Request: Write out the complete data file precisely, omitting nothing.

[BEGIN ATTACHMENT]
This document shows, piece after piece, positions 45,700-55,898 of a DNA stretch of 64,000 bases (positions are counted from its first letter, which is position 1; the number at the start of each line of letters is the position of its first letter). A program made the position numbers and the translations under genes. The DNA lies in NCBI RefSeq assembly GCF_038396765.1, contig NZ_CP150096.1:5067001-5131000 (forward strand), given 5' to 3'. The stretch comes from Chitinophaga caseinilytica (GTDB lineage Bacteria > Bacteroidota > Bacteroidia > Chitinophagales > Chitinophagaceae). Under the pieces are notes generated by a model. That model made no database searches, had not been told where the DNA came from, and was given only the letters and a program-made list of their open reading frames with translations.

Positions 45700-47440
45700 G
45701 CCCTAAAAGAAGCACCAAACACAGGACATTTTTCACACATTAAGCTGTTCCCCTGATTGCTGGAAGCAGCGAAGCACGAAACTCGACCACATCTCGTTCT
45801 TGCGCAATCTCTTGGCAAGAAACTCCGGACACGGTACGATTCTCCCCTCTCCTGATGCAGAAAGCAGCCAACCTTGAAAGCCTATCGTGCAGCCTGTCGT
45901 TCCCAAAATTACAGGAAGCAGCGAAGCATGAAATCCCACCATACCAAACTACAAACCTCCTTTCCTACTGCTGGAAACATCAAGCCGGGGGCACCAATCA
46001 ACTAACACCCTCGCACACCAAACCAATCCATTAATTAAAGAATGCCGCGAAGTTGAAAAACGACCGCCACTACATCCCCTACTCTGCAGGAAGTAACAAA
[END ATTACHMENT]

This document shows, piece after piece, positions 45,700-55,898 of a DNA stretch of 64,000 bases (positions are counted from its first letter, which is position 1; the number at the start of each line of letters is the position of its first letter). A program made the position numbers and the translations under genes. The DNA lies in NCBI RefSeq assembly GCF_038396765.1, contig NZ_CP150096.1:5067001-5131000 (forward strand), given 5' to 3'. The stretch comes from Chitinophaga caseinilytica (GTDB lineage Bacteria > Bacteroidota > Bacteroidia > Chitinophagales > Chitinophagaceae). Under the pieces are notes generated by a model. That model made no database searches, had not been told where the DNA came from, and was given only the letters and a program-made list of their open reading frames with translations.

Positions 45700-47440
45700 G
45701 CCCTAAAAGAAGCACCAAACACAGGACATTTTTCACACATTAAGCTGTTCCCCTGATTGCTGGAAGCAGCGAAGCACGAAACTCGACCACATCTCGTTCT
45801 TGCGCAATCTCTTGGCAAGAAACTCCGGACACGGTACGATTCTCCCCTCTCCTGATGCAGAAAGCAGCCAACCTTGAAAGCCTATCGTGCAGCCTGTCGT
45901 TCCCAAAATTACAGGAAGCAGCGAAGCATGAAATCCCACCATACCAAACTACAAACCTCCTTTCCTACTGCTGGAAACATCAAGCCGGGGGCACCAATCA
46001 ACTAACACCCTCGCACACCAAACCAATCCATTAATTAAAGAATGCCGCGAAGTTGAAAAACGACCGCCACTACATCCCCTACTCTGCAGGAAGTAACAAA